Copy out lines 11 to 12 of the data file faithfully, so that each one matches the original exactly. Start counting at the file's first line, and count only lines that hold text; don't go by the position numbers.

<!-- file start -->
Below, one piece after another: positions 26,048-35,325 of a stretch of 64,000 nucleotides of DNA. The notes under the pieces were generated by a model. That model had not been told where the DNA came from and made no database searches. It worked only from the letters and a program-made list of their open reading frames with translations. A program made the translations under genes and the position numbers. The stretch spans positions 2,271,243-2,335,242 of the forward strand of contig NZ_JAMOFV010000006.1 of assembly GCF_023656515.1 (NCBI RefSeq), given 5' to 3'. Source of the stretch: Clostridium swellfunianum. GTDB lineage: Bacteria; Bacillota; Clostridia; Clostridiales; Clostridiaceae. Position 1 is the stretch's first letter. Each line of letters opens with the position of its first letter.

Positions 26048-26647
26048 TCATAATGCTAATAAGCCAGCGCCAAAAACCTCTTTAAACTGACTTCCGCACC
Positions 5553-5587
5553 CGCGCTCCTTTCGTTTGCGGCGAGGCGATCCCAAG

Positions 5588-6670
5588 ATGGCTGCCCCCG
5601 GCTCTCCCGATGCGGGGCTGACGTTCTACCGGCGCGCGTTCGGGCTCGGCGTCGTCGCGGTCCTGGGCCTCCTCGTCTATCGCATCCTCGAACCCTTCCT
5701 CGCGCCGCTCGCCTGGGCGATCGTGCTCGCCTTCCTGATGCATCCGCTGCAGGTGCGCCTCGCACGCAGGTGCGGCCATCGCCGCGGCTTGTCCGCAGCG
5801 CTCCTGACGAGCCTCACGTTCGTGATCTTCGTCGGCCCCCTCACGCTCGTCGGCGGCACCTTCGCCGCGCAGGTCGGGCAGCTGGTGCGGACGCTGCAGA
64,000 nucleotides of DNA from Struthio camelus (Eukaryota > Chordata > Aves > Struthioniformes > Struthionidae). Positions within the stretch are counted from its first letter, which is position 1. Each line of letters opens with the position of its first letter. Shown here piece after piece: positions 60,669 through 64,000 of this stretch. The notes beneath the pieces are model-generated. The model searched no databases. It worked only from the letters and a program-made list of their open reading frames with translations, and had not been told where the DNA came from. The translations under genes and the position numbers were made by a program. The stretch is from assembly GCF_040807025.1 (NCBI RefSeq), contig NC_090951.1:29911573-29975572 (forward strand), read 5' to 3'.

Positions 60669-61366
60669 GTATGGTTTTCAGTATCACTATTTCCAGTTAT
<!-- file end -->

64,000 nucleotides of DNA from Struthio camelus (Eukaryota > Chordata > Aves > Struthioniformes > Struthionidae). Positions within the stretch are counted from its first letter, which is position 1. Each line of letters opens with the position of its first letter. Shown here piece after piece: positions 60,669 through 64,000 of this stretch. The notes beneath the pieces are model-generated. The model searched no databases. It worked only from the letters and a program-made list of their open reading frames with translations, and had not been told where the DNA came from. The translations under genes and the position numbers were made by a program. The stretch is from assembly GCF_040807025.1 (NCBI RefSeq), contig NC_090951.1:29911573-29975572 (forward strand), read 5' to 3'.

Positions 60669-61366